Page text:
ESMO 2018: Efficacy and Safety Results of GETUG, Axitinib in Metastatic Papillary Renal Cancer

Munich, Germany (UroToday.com) Papillary renal cell carcinoma (pRCC) is a rare form of RCC, which represents 15-20% of renal epithelial tumors1. There is limited data on the best sequence of therapies for papillary RCCs. The largest randomized trial for pRCC was the ASPEN trial, which randomized 108 patients to either sunitinib or everolimus2. In this study, patients treated with sunitinib had a longer median progression-free survival with sunitinib than everolimus (8.1 vs 5.5 months). However, for patients with poor risk disease, there was a signal that everolimus may be a better option than sunitinib. MET inhibitors such as crizotinib, foretinib, and savolitinib have also been explored in small phase II studies. Savolitnib demonstrated a response rate of 18% (8/44) with a median PFS of 6 months for tumors which were MET “driven”, as defined as a chromosome 7 copy gain, focal MET or HGF gene amplification, or MET kinase domain mutations3. The results of this study have prompted a phase III clinical trial comparing savolitinib with sunitinib for MET driven tumors (NCT03091192).

This abstract describes the efficacy of frontline axitinib for the treatment of papillary RCC. The primary endpoint was 24-week progress free rate. Secondary objectives included safety, progression-free survival, overall survival, and best response rate.

56 patients were enrolled and underwent a central pathology review. This is important as 5 patients were discovered to not have papillary RCC. The discussant notes that it is critical to have critical pathology review of papillary RCC cases because misclassification is not uncommon.  Of the 50 remaining cases, 13 were Type 1 and 30 were Type 2, and ultimately 44 were given therapy.

Most patients were men (84%) and the median age was 75. All had a performance status of 0 or 1 and the majority had intermediate or poor IMDC prognosis. 84% of patients had prior nephrectomy.

ESMO 2018 patient characteristics

In terms of efficacy, 26% of patients had a partial response, 64% of patients had stable disease, and 9.5% of patients had progressive disease.  Median PFS was 23.8 weeks for all patients and numerically similar for papillary type 1 and papillary type 2 (21.0 and 23.8 months). Median overall survival was 18.9 months for all patients and has not been reached for papillary type 1 patients.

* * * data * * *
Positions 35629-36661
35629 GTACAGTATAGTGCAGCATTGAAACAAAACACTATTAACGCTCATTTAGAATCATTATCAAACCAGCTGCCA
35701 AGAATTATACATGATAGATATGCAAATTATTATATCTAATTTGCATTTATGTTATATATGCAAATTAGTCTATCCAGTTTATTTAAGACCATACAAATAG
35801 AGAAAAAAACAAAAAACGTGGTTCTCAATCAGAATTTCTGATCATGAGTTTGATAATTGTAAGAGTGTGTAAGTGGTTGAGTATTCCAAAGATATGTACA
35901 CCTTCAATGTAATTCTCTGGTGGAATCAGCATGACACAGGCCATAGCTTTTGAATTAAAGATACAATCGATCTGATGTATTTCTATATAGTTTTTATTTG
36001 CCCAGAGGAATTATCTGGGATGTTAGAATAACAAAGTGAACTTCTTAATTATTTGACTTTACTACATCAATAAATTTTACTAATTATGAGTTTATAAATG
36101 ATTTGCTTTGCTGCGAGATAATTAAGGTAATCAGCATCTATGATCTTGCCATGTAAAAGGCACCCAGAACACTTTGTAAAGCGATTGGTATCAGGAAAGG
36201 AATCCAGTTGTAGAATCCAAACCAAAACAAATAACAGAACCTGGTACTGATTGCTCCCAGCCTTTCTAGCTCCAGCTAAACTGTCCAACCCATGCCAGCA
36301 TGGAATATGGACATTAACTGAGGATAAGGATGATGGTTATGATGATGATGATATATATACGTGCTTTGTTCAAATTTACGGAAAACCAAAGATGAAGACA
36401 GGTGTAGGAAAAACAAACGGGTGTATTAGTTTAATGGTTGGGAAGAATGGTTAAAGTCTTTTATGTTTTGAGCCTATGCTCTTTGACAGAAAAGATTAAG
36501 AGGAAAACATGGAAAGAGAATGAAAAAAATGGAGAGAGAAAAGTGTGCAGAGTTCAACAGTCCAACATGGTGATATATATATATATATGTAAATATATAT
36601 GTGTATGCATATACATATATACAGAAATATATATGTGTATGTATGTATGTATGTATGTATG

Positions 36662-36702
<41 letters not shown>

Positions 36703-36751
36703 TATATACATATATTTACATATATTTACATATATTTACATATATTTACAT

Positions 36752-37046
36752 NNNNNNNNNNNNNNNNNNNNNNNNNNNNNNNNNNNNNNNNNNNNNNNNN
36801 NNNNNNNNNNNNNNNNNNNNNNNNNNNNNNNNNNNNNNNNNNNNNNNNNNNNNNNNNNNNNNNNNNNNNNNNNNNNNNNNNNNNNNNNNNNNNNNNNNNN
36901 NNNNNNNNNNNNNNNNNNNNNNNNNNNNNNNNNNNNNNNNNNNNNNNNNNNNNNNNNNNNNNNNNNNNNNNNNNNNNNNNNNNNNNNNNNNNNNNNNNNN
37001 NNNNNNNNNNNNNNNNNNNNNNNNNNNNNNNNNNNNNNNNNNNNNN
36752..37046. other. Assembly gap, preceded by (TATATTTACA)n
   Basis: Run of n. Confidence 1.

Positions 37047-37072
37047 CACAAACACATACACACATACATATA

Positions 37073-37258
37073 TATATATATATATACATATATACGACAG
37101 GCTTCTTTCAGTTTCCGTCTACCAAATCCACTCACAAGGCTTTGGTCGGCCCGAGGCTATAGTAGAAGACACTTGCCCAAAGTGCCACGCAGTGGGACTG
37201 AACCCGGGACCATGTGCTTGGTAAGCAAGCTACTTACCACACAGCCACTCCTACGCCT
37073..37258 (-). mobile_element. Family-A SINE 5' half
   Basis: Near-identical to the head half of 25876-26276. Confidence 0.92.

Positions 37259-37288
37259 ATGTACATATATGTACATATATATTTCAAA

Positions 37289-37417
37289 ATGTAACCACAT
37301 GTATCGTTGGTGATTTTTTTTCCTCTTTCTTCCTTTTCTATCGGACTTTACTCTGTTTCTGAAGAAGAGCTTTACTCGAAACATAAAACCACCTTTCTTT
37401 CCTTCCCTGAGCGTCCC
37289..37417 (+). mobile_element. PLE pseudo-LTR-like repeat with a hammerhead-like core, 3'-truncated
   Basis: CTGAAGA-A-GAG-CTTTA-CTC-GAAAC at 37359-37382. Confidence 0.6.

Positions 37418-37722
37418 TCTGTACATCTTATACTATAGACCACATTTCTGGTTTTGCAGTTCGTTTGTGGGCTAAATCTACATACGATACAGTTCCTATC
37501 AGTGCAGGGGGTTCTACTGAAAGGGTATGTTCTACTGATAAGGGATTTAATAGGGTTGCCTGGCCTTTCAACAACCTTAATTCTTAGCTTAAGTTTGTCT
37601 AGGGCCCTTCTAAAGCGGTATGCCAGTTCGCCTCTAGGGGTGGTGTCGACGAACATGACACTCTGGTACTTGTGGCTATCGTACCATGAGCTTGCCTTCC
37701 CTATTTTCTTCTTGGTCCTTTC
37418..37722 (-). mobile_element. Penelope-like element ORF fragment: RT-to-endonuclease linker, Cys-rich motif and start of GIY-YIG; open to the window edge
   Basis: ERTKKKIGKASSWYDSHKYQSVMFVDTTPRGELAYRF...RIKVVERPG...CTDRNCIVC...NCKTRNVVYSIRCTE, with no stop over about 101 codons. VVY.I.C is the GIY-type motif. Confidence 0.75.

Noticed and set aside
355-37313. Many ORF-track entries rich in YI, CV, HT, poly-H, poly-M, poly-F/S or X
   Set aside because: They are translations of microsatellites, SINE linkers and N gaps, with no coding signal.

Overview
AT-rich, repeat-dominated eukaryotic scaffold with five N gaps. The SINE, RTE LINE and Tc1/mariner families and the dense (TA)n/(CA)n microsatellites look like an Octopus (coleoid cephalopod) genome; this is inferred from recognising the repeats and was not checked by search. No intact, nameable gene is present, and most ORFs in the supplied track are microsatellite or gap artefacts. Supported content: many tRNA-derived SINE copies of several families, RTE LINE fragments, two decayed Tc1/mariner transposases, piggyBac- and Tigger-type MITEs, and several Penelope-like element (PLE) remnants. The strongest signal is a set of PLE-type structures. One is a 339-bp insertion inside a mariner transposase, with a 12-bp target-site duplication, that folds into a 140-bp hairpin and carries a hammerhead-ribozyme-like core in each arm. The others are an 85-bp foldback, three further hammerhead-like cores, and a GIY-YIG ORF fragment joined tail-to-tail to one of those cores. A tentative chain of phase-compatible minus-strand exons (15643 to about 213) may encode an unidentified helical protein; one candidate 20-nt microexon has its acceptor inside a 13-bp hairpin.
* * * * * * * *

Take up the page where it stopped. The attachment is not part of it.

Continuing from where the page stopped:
ESMO 2018 efficacy

In terms of toxicity, 15.9% percent of patients had treatment discontinuation due to SAEs. There were no unexpected toxicities. The most common grade 3/4 SAEs were hypertension, GI symptoms, and deterioration in performance status.

ESMO 2018 toxicity

In this study, axitinib demonstrated substantial disease control for patients with papillary RCC and has a median PFS similar to other therapies for this indication.

ESMO 2018 trials in mPRC

Given the rarity of papillary RCCs, it is important for patients with pRCC be enrolled in clinical trials so that we can develop strategies to best target this challenging disease.  One such study is PAPMET, which is randomizing patients to one of four treatment arms: sunitinib, cabozantinib, crizotinib, and volitinib (NCT02761057). There are several targeted therapy studies and immunotherapy studies ongoing, which will be critical for developing the treatment paradigm for pRCC. Per the discussant, MET status should be determined for all patients with papillary RCC, and if MET positive, consideration should be given to MET inhibitors. If MET status is unknown or wildtype, then sunitinib and axitinib should be considered.

ESMO 2018 personal view

ESMO 2018 targeted therapies

ESMO 2018 ongoing trials immunotherapy


Presented By: Sylvie Negrier, MD, PhD, Centre Leon Berard, Lyon, France

Written By: Jason Zhu, MD. Fellow, Division of Hematology and Oncology, Duke University, Twitter: @TheRealJasonZhu at the 2018 European Society for Medical Oncology Congress (#ESMO18), October 19-23,  2018, Munich Germany


References:

1. Allory Y, Ouazana D, Boucher E, Thiounn N, Vieillefond A. Papillary renal cell carcinoma. Virchows Archiv 2003;442:336-42.
2. Armstrong AJ, Halabi S, Eisen T, et al. Everolimus versus sunitinib for patients with metastatic non-clear cell renal cell carcinoma (ASPEN): a multicentre, open-label, randomised phase 2 trial. The Lancet Oncology 2016;17:378-88.
3. Choueiri TK, Plimack ER, Arkenau H-T, et al. A single-arm biomarker-based phase II trial of savolitinib in patients with advanced papillary renal cell cancer (PRCC). American Society of Clinical Oncology; 2017.H-TChoueiri TK, Plimack ER, Arkenau H-T, et al. A single-arm biomarker-based phase II trial of savolitinib in patients with advanced papillary renal cell cancer (PRCC). American Society of Clinical Oncology; 2017.savolitinibChoueiri TK, Plimack ER, Arkenau H-T, et al. A single-arm biomarker-based phase II trial of savolitinib in patients with advanced papillary renal cell cancer (PRCC). American Society of Clinical Oncology; 2017.
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